Anonymous said...

Interesting, I've never really thought about the dictionary version of the word pretty. I don't even think I've used the word much to describe people. I think I've used the word most often for fabrics, flowers, cats, and the likes. I think as I get older I don't even notice so much how good looking someone is. I seem to notice the personality first and if I like it they are very good looking to me.
I think we all felt a little geeky as kids. I could never understand what the boys saw in all the "other" girls cuz they sure weren't looking in my direction.
Love your restyled palazzo pants. Is there a strategically place flower shape in the crotch?

Sheila said...

I like striking - I've always thought of myself as rather plain, although as I've gotten older (taking all these blog pics has helped!) I see that I'm more striking, also due to how I dress.

I love that pink dress!

Goody said...

I was informed early on that I was not, "The pretty one", which was positively liberating. I'd take interesting over pretty any day.

You're very attractive (sounds like I'm trying to pick you up) and confident in your style (no one gets to be confident as a teenager, probably for the best). That's a million times cooler than, "Pretty" (vacant).

Your childhood snapshots are wonderful-look how great you rock that hair ribbon!

It would be great to go back and show our younger selves that it all turns out OK as adults, but we wouldn't believe it. I do feel a little sad for the people that never quite grow out of picking themselves apart, and striving for some crazy standard of beauty. It must be exhausting. And sad.

Laurie Duncan said...

I think I'm the same way, I don't really think of myself as pretty. But I'm comfortable with my looks and my style. Style is more important than looks if you ask me. And you have style with a capital S!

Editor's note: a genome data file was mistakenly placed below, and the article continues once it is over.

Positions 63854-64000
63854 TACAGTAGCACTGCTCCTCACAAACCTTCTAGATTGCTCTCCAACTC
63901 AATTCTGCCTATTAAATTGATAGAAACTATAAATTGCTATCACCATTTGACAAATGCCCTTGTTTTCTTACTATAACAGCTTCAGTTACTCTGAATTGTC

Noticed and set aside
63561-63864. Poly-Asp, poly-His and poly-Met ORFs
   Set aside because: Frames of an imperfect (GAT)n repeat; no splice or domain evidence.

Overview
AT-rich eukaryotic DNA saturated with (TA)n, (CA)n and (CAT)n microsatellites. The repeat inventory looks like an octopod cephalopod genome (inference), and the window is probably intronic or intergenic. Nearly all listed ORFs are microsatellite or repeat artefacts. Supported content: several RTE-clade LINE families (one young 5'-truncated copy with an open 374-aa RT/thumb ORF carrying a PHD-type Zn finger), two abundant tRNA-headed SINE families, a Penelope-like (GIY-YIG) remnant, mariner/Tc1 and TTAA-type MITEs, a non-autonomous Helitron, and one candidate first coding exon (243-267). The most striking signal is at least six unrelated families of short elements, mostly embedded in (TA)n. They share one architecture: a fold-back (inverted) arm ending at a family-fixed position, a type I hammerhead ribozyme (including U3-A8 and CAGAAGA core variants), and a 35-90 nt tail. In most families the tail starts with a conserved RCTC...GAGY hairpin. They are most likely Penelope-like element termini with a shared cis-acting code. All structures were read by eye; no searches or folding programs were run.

Melanie said...

I'd take "striking" over pretty any day. Pretty sounds feeble to me - not beautiful, not bold, just meh. I never considered myself pretty, and if I ever dared entertain such an idea I felt like a faker and a fraud. Usually I'd feel most attractive in the eyes of specific others, but not by myself. How awful.

The cool girls were pretty or from rich families, wealth being an acceptable substitute for pretty it seemed, which is probably where confidence fit into the picture, er, somewhere.

Pink is very tied up with pretty. But I like how you wear pink so strikingly! The palazzo pants you so brilliantly adapted and the dress.

Sue @ A Colourful Canvas said...

Well, based upon the definition written, pretty is almost, nearly a backhanded compliment....pretty, but not beautiful. Your post has definitely got me pondering the word, and the meaning. Pretty does seem to be utilized more for outer 'good' looks. I don't know that one would say 'she has a pretty soul' for example. Beauty, on the other hand seems to describe a person inside and out. Either way, I've never been called pretty or beautiful, LOL.

I love seeing snapshots from your childhood. You really do look so much like your earlier photos. I love that!

AND...I love those palazzo pants! YOu look gorgeous!

diaryofapennypincher said...

I don't think I've ever been described as pretty either! I've grown up being the non pretty type, after all, looks fade but attitude and style go on forever! You look glamorous as always in your pink themed outfits!

beate grigutsch said...

i agree with you - pretty is not word a would pin on you - but in my book you are beautiful! and this beauty does not come from "perfection" what ever this means - it is a strong female beauty, attractive and full of life!
the way you stand and show your fantastic curves, the way you hold your head and smile.....
wonderful old photos - just adorable!!
i myself was always called pretty in that age and by the time adolescence hit i did´t liked it anymore - punk and new wave was a great way to escape the conventionally prettiness and the expectations linked with.
very "pretty things" in that accessoires collage!!! xxxxx

jennywren said...